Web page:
By Jean Godden
“It is a bright cold day in April, and the clocks are striking thirteen.”
That’s the famous first sentence of “Nineteen Eighty-Four,” George Orwell’s classic 1949 novel. Orwell imagined Oceania, a dystopia with powerful symbols like “Big Brother,” double think (“War is Peace”) and the systematic destruction of the English language.
Evoking double think and the purging of language has echoes in this country. The Washington Post recently reported on a Trump administration directive that bars use of certain words and phrases by divisions within the Department of Health and Human Services. When identified words were used by the Centers for Disease Control (CDC), documents were flagged and sent back for “correction.”
The White House directive cited seven words and phrases that must not appear in official budget transmittals: vulnerable, transgender, fetus, diversity, entitlement, science-based and evidence-based.
This is not the first time that the Trump administration has barred commonly-used words and phrases. Earlier “sex education” was banned and a substitute proscribed. That phrase has been replaced by “sexual risk avoidance,” a term limited to abstinence-only education. At the Department of Agriculture, staffers were given a list of replacements for the phrases “climate change” and “reduce greenhouse gases.” A political appointee at the Environmental Protection Agency was seen striking out the words “climate change” from grant applications.
The idea of disallowing words is chilling. In Orwell’s fictional novel, the hero Winston Smith was employed at the Ministry of Truth — known as Minitrue in Newspeak, the language devised to replace Oldspeak or Standard English. Winston’s job was to rewrite articles and documents using approved vocabulary.
The new language was to have far fewer words. Winston’s friend Syme was employed writing a Newspeak dictionary, “cutting the language down to the bone.” Syme tells Winston: “It is a good thing the destruction of words. . . After all, what justification is there for a word which is the opposite of some other words? If you have a word like ‘good,’ what need is there for a word like ‘bad’? ‘Ungood’ will do just as well.”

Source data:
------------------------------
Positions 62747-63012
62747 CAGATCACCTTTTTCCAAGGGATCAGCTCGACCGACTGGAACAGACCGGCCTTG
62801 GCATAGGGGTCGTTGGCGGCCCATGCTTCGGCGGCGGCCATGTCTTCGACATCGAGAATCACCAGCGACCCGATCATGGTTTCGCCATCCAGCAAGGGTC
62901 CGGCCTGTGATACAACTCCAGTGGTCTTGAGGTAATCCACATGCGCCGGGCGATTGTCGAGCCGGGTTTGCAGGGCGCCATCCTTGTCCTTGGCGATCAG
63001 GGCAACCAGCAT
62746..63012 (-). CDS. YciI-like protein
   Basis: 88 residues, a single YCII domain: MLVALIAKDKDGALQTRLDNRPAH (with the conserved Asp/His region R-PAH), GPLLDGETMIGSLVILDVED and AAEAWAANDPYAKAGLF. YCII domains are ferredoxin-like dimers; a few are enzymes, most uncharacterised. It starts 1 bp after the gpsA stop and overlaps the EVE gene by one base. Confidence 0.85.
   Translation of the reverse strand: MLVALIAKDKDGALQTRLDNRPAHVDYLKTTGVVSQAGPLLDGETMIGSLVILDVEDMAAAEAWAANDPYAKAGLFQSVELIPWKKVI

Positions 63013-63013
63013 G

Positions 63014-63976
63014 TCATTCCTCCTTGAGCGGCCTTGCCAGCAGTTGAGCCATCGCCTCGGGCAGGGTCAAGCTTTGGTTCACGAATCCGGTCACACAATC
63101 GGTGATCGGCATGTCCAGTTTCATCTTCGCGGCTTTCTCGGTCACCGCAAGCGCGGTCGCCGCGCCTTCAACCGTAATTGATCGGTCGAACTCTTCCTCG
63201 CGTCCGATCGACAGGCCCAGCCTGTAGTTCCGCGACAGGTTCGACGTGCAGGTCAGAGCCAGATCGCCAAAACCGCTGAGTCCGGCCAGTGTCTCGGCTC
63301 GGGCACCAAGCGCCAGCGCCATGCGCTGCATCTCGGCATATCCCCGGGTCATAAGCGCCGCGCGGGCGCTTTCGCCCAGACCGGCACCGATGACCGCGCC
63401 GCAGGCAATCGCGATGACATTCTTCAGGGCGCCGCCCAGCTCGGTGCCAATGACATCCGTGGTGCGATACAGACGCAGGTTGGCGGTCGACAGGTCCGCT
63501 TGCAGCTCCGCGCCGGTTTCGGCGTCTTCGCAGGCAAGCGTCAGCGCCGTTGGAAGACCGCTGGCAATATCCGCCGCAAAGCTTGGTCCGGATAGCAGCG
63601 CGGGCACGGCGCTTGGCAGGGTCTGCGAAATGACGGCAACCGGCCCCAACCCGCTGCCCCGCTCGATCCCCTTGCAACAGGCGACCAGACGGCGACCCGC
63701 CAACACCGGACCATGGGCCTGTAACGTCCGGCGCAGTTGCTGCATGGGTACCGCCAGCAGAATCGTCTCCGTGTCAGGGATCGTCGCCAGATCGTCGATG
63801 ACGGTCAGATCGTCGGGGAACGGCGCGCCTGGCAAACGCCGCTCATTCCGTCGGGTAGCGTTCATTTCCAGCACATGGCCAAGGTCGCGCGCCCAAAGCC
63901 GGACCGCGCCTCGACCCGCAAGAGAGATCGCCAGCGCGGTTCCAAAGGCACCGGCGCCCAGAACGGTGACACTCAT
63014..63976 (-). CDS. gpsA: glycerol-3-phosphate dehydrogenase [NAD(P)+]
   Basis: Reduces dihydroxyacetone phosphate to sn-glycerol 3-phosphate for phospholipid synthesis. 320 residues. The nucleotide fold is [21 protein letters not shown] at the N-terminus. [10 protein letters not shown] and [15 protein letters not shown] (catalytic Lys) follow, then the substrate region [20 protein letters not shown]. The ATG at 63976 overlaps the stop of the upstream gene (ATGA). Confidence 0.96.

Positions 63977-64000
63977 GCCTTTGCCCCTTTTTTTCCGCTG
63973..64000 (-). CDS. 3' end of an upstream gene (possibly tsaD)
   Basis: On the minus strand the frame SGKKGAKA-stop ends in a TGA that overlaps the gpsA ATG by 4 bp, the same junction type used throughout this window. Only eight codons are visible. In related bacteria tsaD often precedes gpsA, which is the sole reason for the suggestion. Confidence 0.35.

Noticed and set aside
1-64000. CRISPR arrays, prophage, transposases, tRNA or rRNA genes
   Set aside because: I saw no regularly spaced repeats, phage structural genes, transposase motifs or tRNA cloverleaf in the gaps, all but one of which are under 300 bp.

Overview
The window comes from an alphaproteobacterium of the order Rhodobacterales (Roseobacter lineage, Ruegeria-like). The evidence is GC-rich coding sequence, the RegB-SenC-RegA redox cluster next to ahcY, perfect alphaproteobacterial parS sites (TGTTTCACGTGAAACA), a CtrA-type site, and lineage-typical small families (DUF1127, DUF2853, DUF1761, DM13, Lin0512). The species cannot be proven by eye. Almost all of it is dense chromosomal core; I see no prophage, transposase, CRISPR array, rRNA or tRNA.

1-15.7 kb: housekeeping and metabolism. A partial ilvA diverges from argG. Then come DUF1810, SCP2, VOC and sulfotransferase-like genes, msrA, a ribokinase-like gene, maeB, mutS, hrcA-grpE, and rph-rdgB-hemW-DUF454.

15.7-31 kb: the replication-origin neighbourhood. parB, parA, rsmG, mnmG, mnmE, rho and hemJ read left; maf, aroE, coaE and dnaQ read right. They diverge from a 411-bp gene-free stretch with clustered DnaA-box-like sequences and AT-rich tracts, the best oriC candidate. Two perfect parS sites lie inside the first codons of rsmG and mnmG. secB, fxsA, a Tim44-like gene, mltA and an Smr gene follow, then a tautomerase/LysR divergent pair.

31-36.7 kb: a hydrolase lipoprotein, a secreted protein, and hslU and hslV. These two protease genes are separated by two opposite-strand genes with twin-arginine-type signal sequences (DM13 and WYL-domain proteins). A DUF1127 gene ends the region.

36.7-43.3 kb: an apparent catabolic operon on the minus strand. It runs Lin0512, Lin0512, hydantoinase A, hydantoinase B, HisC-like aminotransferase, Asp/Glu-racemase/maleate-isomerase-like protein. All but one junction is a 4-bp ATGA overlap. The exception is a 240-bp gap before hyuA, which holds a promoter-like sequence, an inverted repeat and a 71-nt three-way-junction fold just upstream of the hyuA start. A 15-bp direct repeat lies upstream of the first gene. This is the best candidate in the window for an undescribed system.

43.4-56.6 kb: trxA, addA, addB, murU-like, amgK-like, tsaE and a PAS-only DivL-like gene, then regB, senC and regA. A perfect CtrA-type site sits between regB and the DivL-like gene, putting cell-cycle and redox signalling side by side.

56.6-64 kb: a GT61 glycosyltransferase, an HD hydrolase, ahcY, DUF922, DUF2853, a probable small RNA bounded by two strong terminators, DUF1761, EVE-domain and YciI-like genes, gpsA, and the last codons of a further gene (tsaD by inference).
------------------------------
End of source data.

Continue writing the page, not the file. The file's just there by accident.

Orwell wrote that the object of Newspeak was to narrow the range of thought in Oceania. Without a wide vocabulary, thought would become more difficult. With words eliminated, eventually it would be impossible to commit “Thoughtcrime.” Reduction of language was one horror of Orwell’s totalitarian state.
Oceania, thankfully, is fiction; but now to today’s reality: Early response to the heavy-handed censorship of the Centers for Disease Control has mainly been “surely this is just kidding” or “they can’t be serious.” There have been some attempts at denial. However, the Orwellian move seems to have occurred. In fact, officials have even suggested work arounds. Take the case of the phrase “science-based.” It’s not okay to say that, but you can say something like: “The CDC bases its recommendation on science in consideration with community standards and wishes.”
Not surprisingly there has been a strong backlash. Planned Parenthood vice president Dana Singisler was quoted saying, “This is not just a change in vocabulary. It means that the Trump-Pence Administration is trying to radically change the focus of the entire agency.”
The idea of a directive to stop using certain words not only flies in the face of the First Amendment but into the very concept of American democracy. It is particularly egregious directed at the CDC which uses science to protect us against disease and disaster. If terms like “vulnerable” and “fetus” are abolished, how can you work to combat the devastation of the Zeka virus? If “climate change” is forbidden, how can we save the planet? Where is this language clampdown taking us?
This war of words is not worthy of an open society, either in its Orwellian censorship or in the administration’s flaunting of science and reason. It is high time that people and politicians of good will and constitutional backbone stand up for what is right and insist on an end to would-be thought police.